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Geoffrey Alderman writing for the Guardian says high fees plus the prohibition of any part-time working by international students at private colleges have ensured the dramatic contraction of the multi-billion pound industry.

A year ago the UK Border Agency (UKBA) implemented a radical reform of student visas and procedures for licensing colleges of further and higher education as “sponsors” of tier 4 immigrants – students from outside the European Economic Area.

Previously such institutions, unless they were taxpayer-funded (and thus subject to compulsory inspection by the Quality Assurance Agency or Ofsted), had been obliged to seek “accreditation” from one of a small number of approved agencies, principally the British Accreditation Council (BAC) and the Accreditation Service for International Colleges (Asic). This regime had certainly not been foolproof.

There were a number of high-profile cases of abuse among private sector institutions, and last April the public sector Glasgow Caledonian University had its tier 4 licence briefly suspended even though it had been QAA quality-assured.

With the Home Secretary, Theresa May, at its helm, the Home Office announced its intention to drastically reduce non-EU migration to the UK. International students presented themselves as the easy target. The UKBA announced that it proposed to help meet the government's migration objectives by restricting the recruitment activities of both profit and not-for-profit private educational institutions.

Initially, it intended to do this by racially profiling non-EU students. This proposal (which would have required primary legislation) seems to have run into predictable opposition from within the coalition, and was quietly dropped. That left intact a plan to reduce – by any more or less legal means – the number of private colleges. This was to be carried out indirectly: by wholesale reform of the accreditation structure and by making this structure much more expensive to access.

Towards the end of 2010, the five then existing accrediting agencies were told they had been too “user-friendly” – too supportive of the colleges they were inspecting. Their services were summarily dispensed with. The work was given instead to the QAA and the Independent Schools Inspectorate. Each of these bodies was told to devise a system of “educational oversight” (EO) – an inspectorial regime to which most educational institutions (both HE and FE) in the private sector would have to submit themselves if they wished to continue sponsoring tier 4 immigrants.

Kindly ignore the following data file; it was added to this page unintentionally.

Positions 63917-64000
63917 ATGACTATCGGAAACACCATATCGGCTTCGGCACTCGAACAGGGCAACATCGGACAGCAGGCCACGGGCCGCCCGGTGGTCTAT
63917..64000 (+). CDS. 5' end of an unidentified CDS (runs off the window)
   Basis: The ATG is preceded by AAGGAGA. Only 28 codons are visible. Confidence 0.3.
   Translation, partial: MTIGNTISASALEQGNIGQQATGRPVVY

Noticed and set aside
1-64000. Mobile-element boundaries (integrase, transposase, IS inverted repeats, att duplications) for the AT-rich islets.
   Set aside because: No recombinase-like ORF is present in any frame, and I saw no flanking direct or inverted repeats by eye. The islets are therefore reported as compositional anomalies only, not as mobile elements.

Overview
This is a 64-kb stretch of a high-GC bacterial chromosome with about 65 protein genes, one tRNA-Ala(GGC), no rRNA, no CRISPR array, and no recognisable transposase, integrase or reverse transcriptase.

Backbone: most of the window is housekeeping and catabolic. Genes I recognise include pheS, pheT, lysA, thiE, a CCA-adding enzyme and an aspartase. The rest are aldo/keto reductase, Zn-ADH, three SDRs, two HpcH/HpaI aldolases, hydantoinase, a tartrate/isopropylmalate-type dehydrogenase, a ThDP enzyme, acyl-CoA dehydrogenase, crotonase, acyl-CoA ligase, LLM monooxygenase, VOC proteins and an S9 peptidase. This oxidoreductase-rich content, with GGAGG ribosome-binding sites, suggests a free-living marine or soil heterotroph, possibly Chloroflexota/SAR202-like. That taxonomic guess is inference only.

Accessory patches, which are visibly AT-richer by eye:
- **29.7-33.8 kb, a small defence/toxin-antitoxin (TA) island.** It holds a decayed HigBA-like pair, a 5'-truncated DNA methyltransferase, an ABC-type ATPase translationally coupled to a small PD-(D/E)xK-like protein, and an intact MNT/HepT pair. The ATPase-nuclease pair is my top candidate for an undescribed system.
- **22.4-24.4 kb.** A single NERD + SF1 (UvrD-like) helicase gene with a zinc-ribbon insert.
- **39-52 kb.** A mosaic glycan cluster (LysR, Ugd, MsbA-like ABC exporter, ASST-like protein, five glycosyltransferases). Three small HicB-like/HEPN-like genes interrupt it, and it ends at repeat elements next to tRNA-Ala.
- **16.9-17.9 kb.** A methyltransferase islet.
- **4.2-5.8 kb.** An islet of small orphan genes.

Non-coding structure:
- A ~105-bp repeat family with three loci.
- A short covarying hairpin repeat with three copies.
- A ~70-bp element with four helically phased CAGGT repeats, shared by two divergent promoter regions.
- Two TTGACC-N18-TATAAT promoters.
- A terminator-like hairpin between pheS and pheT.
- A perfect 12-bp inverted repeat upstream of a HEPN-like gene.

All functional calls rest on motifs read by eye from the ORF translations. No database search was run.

I have been studying these EO procedures and talking with senior administrators and owners of institutions subject to inspection in this way. The two sets of procedures are alarmingly dissimilar. The QAA is not interested in auditing actual classroom teaching and makes no provision for this within its two-day inspection visit. Nor does it monitor an institution’s attendance policies.

ISI inspectors, by contrast, do, but they also spend a great deal of time in the classroom. And for this purpose the ISI apparently sees nothing untoward in authorising teaching observations by complete non-specialists. I have had reported to me a case of a former teacher of school-level English inspecting and passing judgments on the performance of the instructor of an advanced, postgraduate management class.

Both the QAA and the ISI are very expensive, and (presumably) deliberately so. A medium-sized college can expect to pay almost £20,000 for an initial inspection, plus (in the case of the QAA) an annual “maintenance” fee of £4,000. The BAC and ASIC were charging less than half these amounts. At an ISI meeting in January it was announced that annual re-inspections were being considered (although this is not a UKBA requirement), for which – naturally – an additional charge would be made. Little wonder that there were shouts of “extortion” from the audience.

The high-fees regime plus the prohibition of any part-time working by international students at private (but not taxpayer-funded) colleges have combined to ensure the dramatic contraction of the industry, which has historically acted as a vital “feeder” for the university sector. A recent report by the independent thinktank CentreForum estimates that, as a result of these new arrangements, there has been a 70% decline in international enrolments at private HE colleges. The contraction of the private FE sector is likely to have been at least as great.

It is a moot point whether international students should ever be included in net migration figures. An industry that is a flag-carrier for UK plc is being decimated. Just to please the anti-immigrant lobby. Source: The Guardian.

UK University leaders are also complaining about the government’s tough stance on student visas.

The YouGov poll, commissioned by Universities UK, found 63 per cent of people put the income received from overseas students at less than £5.3 billion – the government’s estimated figure for 2010.

A quarter of people put the value at below £500 million – about a tenth of the actual value.